An Ignacio outfitter has been banned from hunting in the United States for five years after poaching deer.
Colorado Parks and Wildlife received various tips for 20 years that Antler Meadows Outfitters owner Robert Peck had been killing mule deer during the winter months, when hunting deer is prohibited.
About three years ago, investigators documented enough tips to open an investigation on Peck, said Cary Carron, Division Wildlife manager for Colorado Parks and Wildlife.
Several investigators went undercover and on guided hunts with Peck. Several of the hunters were led into units where the hunters were not licensed, and Peck was seen killing an elk illegally and putting another hunters tag on the animal, Carron said.
Investigators also set up intensive surveillance in 2011, and they were able to substantiate claims that Peck hunted deer during the offseason.
Investigators searched Pecks house in March 2012 and found two mule deer that Carron said investigators knew were killed illegally on tribal land and purchased by Peck. They also found more than 200 sets of mule deer antlers, but there was no documentation to indicate whether they were obtained legally or illegally, Carron said.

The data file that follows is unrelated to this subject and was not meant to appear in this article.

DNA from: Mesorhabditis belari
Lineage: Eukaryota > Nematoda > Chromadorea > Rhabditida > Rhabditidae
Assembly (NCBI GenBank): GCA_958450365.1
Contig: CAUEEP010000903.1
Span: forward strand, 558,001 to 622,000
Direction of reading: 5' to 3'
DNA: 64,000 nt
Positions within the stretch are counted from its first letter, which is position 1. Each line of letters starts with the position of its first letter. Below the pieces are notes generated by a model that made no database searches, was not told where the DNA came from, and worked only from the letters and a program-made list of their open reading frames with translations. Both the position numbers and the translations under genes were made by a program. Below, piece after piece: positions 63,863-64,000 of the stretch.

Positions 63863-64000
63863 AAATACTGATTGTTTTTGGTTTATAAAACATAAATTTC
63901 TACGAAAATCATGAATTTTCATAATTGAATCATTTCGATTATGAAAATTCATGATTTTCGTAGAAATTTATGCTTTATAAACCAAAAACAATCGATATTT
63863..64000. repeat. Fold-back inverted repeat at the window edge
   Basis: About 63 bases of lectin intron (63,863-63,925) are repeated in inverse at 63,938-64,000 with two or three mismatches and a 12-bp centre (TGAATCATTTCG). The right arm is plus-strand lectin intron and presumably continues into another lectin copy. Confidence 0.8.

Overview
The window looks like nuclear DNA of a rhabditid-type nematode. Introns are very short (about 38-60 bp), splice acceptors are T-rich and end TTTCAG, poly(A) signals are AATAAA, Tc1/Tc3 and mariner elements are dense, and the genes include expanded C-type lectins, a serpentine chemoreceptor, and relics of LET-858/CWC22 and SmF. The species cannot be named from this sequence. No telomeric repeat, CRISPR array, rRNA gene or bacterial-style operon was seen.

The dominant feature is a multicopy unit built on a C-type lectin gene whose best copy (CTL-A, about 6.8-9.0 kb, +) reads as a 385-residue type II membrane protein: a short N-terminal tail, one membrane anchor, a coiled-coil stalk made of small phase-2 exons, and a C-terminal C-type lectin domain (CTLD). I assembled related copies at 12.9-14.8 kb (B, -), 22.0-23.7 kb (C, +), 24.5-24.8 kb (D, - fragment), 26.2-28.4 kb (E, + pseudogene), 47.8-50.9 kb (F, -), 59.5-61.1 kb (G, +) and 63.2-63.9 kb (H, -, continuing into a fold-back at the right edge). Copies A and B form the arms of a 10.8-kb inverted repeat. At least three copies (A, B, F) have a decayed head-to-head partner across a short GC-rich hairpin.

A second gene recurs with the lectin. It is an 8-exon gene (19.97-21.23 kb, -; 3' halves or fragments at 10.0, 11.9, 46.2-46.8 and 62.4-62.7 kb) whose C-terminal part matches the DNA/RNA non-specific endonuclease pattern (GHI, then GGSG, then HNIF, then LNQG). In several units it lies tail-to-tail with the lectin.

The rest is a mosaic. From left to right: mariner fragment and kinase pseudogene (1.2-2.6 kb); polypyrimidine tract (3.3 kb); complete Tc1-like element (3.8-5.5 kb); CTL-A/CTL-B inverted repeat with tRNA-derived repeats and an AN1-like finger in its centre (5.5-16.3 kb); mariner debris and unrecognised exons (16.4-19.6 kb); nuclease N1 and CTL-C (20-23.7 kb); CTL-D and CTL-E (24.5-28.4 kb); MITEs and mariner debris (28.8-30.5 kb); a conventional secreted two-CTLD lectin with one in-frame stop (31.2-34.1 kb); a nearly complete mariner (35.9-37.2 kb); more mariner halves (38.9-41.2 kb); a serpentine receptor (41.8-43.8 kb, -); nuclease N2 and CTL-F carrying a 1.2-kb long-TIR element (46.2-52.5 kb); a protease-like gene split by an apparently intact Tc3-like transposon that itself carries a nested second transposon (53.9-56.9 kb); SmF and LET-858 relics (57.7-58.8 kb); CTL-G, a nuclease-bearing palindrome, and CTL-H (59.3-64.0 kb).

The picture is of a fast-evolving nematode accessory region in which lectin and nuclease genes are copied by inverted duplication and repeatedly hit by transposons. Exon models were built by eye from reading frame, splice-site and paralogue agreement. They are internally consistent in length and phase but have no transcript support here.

Peck, 66, was originally charged with 14 counts in 6th Judicial District Court, including six felonies, but he agreed to a plea deal reducing charges to seven misdemeanors. Peck pleaded guilty to three counts of hunting without a proper and valid license, three counts of illegal possession of wildlife and one count of illegal transfer of a license.
He was sentenced to five years of supervised probation, and is prohibited from hunting anywhere in the United States during that time. Also, he is banned from participating in any hunting-related activities, including guiding hunters, leasing land for hunting, brokering licenses or participating in any commercial hunting activities.
While penalties could have been more severe, the most important aspect of this conviction is that this outfitter will no longer be participating in hunting, outfitting or wildlife-related activities, Stephanie Schuler, a district wildlife officer who also works out of Bayfield, said in a news release.
Pecks probation went into effect Nov. 20 once the hunting season ended.
Authorities delayed the start of the probation period until after the season had ended because clients had already booked and paid for hunting guides through Pecks outfitting business, Carron said.
Pecks wife, Diane, is also facing misdemeanor charges, including illegal transfer of a license, but the charges have yet to be adjudicated.
Investigators believe she was helping her husband in the poaching operation, Carron said.